By Heidi Hunter, President, Cardinal Health Specialty Solutions
Note: Cardinal Health distributes biosimilars across all the sites of care where they are approved for use – including physician offices, health systems and retail and specialty pharmacies nationwide. We provide the education, analytics and technology to help care providers and pharmacy networks make informed decisions about how they can adopt biosimilars. In addition, Cardinal Health Specialty Solutions works directly with biosimilar manufacturers to help them navigate the path toward clinical development, regulatory approval and commercialization. To learn more, please read What are biosimilars?
Biosimilars are forecasted to deliver more than $133 billion in aggregate savings by 2025. More importantly, the total savings to patient out-of-pocket costs, based on the current biologics with approved biosimilars, are estimated to reach up to $238 million. With more than 40 different reference products being discussed for biosimilar development, the momentum for bringing biosimilars to market is stronger than ever.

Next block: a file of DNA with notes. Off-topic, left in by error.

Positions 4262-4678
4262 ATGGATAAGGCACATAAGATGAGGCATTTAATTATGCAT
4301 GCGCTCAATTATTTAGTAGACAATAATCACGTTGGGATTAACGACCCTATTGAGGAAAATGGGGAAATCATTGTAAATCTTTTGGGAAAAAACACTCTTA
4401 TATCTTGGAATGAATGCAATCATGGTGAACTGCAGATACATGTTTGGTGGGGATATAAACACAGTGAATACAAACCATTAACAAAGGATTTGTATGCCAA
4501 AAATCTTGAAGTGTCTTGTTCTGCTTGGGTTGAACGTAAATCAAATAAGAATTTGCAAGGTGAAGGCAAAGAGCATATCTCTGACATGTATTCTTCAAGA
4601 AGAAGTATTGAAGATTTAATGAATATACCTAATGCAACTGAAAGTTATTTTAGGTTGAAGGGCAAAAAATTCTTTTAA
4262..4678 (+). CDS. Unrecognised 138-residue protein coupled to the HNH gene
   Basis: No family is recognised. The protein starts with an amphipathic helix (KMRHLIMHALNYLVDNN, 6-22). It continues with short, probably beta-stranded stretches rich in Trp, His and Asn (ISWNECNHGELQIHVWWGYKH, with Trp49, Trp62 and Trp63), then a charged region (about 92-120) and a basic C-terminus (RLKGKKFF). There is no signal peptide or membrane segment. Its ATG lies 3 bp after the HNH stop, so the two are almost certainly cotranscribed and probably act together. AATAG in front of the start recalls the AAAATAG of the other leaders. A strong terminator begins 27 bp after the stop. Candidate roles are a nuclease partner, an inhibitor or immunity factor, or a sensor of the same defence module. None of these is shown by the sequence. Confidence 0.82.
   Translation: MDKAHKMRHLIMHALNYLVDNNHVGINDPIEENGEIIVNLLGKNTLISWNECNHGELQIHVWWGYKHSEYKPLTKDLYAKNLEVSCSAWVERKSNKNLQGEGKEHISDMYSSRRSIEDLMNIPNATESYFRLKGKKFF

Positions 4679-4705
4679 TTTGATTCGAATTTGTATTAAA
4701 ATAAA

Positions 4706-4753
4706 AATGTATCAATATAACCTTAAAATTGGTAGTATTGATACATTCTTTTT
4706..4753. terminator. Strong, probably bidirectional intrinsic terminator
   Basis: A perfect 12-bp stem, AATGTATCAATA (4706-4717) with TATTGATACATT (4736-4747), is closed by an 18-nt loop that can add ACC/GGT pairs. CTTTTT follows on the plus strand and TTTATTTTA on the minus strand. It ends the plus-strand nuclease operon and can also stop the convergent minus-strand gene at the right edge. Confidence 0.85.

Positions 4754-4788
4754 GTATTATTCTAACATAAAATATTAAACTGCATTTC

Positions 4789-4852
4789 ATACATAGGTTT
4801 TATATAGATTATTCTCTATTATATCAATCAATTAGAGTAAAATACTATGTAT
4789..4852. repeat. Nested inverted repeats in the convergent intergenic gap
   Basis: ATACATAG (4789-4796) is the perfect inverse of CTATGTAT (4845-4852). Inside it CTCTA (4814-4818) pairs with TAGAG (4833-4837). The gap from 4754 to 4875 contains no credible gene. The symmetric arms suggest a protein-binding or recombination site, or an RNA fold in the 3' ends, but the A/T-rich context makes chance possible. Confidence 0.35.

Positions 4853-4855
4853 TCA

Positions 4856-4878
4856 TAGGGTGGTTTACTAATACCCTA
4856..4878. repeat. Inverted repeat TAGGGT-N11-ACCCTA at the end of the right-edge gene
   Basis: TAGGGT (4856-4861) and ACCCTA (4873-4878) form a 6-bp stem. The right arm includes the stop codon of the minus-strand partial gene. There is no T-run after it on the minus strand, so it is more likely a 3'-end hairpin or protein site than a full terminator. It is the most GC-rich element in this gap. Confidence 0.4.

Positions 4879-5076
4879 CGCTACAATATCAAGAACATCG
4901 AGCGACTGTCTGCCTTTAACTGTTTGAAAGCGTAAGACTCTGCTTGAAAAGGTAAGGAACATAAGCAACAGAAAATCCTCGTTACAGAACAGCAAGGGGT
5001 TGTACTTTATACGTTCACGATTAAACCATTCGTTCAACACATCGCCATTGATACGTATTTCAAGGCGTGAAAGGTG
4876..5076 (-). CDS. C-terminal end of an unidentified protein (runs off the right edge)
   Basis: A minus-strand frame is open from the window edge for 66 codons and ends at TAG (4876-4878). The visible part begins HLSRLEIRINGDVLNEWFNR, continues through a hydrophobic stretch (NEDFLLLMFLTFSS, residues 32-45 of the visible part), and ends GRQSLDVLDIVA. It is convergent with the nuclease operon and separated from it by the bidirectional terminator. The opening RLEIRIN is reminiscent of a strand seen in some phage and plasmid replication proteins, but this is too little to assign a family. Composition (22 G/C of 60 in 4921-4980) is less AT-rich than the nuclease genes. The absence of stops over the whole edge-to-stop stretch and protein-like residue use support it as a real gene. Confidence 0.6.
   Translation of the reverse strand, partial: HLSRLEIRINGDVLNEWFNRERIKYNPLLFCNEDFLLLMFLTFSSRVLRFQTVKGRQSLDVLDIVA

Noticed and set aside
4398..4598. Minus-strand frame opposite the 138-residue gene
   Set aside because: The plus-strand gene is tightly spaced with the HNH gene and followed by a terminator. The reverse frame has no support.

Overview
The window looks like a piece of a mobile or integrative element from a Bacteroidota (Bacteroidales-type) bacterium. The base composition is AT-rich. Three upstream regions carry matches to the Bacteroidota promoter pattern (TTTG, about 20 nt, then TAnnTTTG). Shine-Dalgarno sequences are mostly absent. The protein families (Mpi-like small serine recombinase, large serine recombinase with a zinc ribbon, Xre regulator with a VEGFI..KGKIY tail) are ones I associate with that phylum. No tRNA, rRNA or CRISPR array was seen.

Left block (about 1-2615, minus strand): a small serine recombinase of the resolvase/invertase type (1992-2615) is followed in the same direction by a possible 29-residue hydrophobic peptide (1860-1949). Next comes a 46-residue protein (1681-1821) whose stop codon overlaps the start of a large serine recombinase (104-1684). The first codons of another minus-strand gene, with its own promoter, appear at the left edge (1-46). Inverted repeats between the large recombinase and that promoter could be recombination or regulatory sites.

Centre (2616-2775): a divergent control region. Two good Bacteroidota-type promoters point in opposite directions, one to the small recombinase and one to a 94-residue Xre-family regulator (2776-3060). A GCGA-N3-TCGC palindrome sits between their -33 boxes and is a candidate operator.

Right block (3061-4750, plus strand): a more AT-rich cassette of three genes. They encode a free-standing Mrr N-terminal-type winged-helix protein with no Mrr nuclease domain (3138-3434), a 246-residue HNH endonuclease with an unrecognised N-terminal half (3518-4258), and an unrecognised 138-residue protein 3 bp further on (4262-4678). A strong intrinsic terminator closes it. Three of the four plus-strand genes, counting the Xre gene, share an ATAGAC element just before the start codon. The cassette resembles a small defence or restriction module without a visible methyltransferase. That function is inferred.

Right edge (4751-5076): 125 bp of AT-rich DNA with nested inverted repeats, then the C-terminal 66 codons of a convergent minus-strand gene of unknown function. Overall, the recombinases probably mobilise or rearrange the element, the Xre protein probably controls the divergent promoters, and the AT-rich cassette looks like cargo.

Over the past seven years since the first biosimilar was approved in the U.S., biosimilars have been primarily focused on oncology and, to a lesser extent, rheumatology. However, over the next five years, there will be more opportunities to bring biosimilars to a broader patient population across diabetes, ophthalmology, and most notably, immunology.
2022 is set to be a turning point in the U.S., as biosimilars expand into new therapeutic areas and sites of care, and as reimbursement models continue to evolve. Here are five trends I believe are particularly worth watching.
1. Insulin biosimilars will reveal how managed care stakeholders will respond to interchangeable biosimilars, and retail pharmacists will be positioned as key change agents